The BAR was indeed an impressive looking weapon, was excellently crafted and had an excellent wooden stock. In addition, the weapon could withstand heavy blows and a hard treatment well.
For maintenance and repairs, the BAR could be quickly and easily dismantled into its 70 parts and reassembled just as easily.
For combat missions, the US Army had some combat exercises carried out for the BAR. A drill did not last long, in which attacking soldiers should fire a shot with every left foot step forward.
In fact, practical drills only emerged after the few months of war with American involvement had been analyzed after the November 1918 ceasefire.
So now a bipod and shoulder strap were mounted to carry the BAR and it became the BAR M1918A1 in 1937. Instead of being a kind of assault weapon, as it was used in the trench warfare of World War One, the BAR supported the infantry group by covering fire during combat.
A total of about 85,000 copies of the 1918 model were delivered and the original M1918 stock was sent to Britain in 1940 to equip the Home Guard and other secondary units.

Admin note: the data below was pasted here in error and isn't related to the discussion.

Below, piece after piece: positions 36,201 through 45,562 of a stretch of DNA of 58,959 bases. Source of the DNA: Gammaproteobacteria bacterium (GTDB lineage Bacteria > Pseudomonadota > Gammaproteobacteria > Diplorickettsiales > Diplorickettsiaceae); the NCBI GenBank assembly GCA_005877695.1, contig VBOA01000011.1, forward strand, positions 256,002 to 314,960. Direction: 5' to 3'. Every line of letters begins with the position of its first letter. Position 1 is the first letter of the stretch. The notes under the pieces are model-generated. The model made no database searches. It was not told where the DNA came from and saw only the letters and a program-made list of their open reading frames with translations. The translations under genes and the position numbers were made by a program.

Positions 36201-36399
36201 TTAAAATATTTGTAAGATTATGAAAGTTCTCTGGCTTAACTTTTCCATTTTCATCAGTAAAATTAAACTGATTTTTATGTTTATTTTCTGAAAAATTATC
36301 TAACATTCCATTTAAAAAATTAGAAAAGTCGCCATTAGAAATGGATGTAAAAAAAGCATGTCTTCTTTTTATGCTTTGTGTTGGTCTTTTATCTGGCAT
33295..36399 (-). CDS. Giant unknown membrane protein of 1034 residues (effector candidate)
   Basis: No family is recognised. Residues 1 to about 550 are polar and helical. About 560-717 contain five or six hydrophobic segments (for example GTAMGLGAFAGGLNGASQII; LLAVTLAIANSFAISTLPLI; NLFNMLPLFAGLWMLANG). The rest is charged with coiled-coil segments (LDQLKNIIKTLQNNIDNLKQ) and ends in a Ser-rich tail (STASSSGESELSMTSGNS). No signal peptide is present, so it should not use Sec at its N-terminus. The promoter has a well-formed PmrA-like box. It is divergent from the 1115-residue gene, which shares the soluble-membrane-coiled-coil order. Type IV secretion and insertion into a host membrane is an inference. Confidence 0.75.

Browning M1918A2 in WW2
After the outbreak of World War II the light Browning machine gun was changed in 1940 to the BAR M1918A2 and in this version large quantities were ordered by the US Army. In this model the bipod was revised and the firing stability was improved.
Besides the M1918A1, the new M1918A2 was the main light support weapon for an infantry platoon of the US Army and the US Marines in World War II. However, the weapon was still fired from case to case as a kind of ‘assault rifle’ holding in the hands.
The new weapon was manufactured by the New England Arms Company and the International Business Machines in a quantity of 208,380 units.
This made the BAR M1918A2 the most common light machine gun in the US armed forces and remained in use in this form until the early 1960s.
Nevertheless, there was still a lack of the too small magazine with only 20 rounds when used as a light machine gun. It was still considered a hermaphrodite by military theorists, while it was generally popular with field troops.
During the Second World War, the M1918A2 was also used by many Allied forces, including the National Chinese Army.
It is still in use in Third World countries today and a modernized version for police missions is available under the name ‘Monitor’.
Browning M1918 in Belgium and Poland